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Faith & Reason Lecture Ties Learning to Gratitude

September 21st, 2009

By Sarah Pride

CONTACT:  David Halbrook
Patrick Henry College
(540) 441-8722
OfficeOfCommunications@phc.edu

Friday's Faith & Reason panel -- from L to R, Dr. Roberta Bayer, Dr. Mark Mitchell, Dr. Matthew Roberts, Dr. Gene Edward Veith

The gymnasium stilled as Dr. David Aikman, PHC Professor of History and former senior and foreign correspondent for Time magazine, stepped up to ask the first question of the afternoon during the panel discussion on Friday’s Faith and Reason lecture day.

“Well, congratulations Dr. Mitchell,” he began. “I think this was our best Faith and Reason lecture yet.”

He paused and smiled, “—including my own.”

So seemed the general consensus as students, brains buzzing with an abundance of new thoughts, exited the gymnasium of the Barbara Hodel Student Life Center in small clusters of chattering twos and threes on Friday afternoon. In the morning, Dr. Mark Mitchell had graced the Patrick Henry College community with a lecture based on some of the research he had conducted during his recent year-long sabbatical on a fellowship at Princeton University.

Entitled “Grateful Creatures, Ungrateful Gods,” the lecture contrasted the political and social views that flow from a heart of gratitude with those birthed from an ungrateful spirit. While a soul resting in God’s abundance feels a humble responsibility to steward his blessings of culture and grace for future generations, he explained, a spirit restless for personal glory strives ceaselessly to achieve an impossible Heaven on Earth.

PHC community gathered in Barbara Hodel Student Life Center gymnasium

“When the possibility of ultimate meaning is gone, or at best doubtful, individuals will experience a kind of disorientation as they attempt to ground the meaning of their existence in something stable,” noted Mitchell in his lecture. “Worship of God is replaced in our day by the worship of the future (progressivism); worship of science (scientism); worship of pleasure (hedonism); or even the worship of self (narcissism).”

Mitchell connected the habit of giving gratitude to God, parents, and one’s ancestral past to the ongoing responsibility of safeguarding each generation’s gifts for posterity. Specifically, he mentioned the need to steward the benefits of a “liberal” education, an education intended for a free people.

“…[A] liberal arts education, rightly conceived, helps to prepare an individual for self-government, which is a necessary condition for a free society,” he said. “…In short, a serious engagement with the great tradition gives us the ability to see the possibilities and the dangers latent in human nature. . . . It orients our souls toward that which is highest and best in human history.”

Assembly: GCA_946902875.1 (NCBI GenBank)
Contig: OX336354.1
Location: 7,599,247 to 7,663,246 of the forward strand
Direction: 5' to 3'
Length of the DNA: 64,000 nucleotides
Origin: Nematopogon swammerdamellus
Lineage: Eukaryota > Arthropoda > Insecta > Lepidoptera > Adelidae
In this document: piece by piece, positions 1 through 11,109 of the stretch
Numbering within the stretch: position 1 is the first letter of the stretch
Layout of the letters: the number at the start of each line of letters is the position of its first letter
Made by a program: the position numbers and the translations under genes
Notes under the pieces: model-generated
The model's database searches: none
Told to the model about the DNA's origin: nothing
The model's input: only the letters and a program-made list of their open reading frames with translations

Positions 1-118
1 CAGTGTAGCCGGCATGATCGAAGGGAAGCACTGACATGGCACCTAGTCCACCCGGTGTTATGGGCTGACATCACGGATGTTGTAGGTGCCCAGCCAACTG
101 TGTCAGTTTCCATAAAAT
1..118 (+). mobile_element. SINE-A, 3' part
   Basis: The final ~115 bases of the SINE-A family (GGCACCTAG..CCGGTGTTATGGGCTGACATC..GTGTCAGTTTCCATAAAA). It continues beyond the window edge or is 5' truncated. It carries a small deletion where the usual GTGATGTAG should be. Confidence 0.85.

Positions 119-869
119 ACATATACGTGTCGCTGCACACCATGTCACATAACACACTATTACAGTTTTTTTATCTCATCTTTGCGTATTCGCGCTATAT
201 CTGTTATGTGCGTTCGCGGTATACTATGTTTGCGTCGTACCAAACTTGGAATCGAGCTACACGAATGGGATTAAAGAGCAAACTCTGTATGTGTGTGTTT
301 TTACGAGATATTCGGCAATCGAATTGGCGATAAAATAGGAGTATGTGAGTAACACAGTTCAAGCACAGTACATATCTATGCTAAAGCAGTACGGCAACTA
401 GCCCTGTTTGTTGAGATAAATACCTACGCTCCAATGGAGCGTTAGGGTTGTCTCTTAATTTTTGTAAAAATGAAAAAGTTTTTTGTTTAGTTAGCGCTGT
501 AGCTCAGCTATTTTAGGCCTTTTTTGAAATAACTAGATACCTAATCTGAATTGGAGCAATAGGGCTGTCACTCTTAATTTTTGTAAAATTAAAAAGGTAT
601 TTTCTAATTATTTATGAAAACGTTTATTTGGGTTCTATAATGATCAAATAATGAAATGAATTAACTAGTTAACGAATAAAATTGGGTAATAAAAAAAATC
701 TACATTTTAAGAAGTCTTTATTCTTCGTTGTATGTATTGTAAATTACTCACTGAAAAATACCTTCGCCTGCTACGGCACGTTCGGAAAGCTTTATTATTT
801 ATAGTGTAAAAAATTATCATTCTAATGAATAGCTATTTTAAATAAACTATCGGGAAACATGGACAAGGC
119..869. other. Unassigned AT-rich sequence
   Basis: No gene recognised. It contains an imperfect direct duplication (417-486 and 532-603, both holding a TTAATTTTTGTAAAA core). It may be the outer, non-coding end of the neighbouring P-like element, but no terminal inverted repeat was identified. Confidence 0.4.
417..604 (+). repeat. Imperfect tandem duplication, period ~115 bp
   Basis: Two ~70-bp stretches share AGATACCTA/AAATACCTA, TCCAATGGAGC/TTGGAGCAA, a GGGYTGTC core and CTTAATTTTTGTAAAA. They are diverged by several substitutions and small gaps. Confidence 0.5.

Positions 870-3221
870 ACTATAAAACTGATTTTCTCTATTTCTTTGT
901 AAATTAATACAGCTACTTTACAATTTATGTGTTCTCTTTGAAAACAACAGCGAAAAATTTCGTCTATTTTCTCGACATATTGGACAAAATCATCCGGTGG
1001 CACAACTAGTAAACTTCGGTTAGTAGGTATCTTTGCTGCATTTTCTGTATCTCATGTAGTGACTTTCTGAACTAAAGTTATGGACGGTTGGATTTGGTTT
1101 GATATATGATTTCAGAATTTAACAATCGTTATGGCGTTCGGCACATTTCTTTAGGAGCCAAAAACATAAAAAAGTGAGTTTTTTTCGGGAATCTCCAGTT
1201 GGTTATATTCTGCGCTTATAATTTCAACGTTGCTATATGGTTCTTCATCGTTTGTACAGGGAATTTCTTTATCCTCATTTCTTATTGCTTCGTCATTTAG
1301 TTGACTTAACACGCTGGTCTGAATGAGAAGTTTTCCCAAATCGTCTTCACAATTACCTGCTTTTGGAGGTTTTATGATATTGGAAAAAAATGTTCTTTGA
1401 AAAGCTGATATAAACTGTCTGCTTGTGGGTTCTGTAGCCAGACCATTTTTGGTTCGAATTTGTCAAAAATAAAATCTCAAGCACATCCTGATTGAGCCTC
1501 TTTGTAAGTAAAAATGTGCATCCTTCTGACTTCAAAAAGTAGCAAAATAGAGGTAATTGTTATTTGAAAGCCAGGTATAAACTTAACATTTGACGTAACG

Students absorbed in the lecture

A tradition now in its fifth year at PHC, the Faith and Reason lecture day is an educational seminar that dives deep into the intellectual strains of the current time, employing the two-forked mental weapons of faith and reason. A professor or guest lecturer presents ideas to the entire campus community; students and faculty break apart into small groups to discuss the thoughts and raise questions, and the college convenes again in the afternoon to bring such questions before the original lecturer and a faculty panel. As PHC Provost Dr. Gene Edward Veith says, this day is a “highlight of each semester.”

For a new class of freshmen encountering the tradition for the first time, the experience helped them bring together elements from life and the classroom.

Tyler Stockton, who began his PHC education with a tour in Iraq already under his belt, noted that he’d “been a Christian a long time.” He quoted Dr. Mitchell’s speech: “When we speak of gratitude, there will be those who think primarily of etiquette.

“I had [been taught to say please and thank you], of course,” said Stockton. “But to make gratitude emblematic of my entire life . . . I hadn’t thought of that.”

Similarly, freshman Olivia Snow especially appreciated the reminder that “’Gratefulness’ comes from the word meaning ‘grace’ in Latin. Having grace bestowed on us should make us grateful, and we so often forget.

“[Dr. Mitchell’s] message was not just for the future, but for here, now, today!” she exclaimed. “Christians have always struggled with a lot of the issues he brought up. So we’ll be using these topics for a long time.”

To read the lecture, click here. Or click on the video below for an entertaining visual synopsis.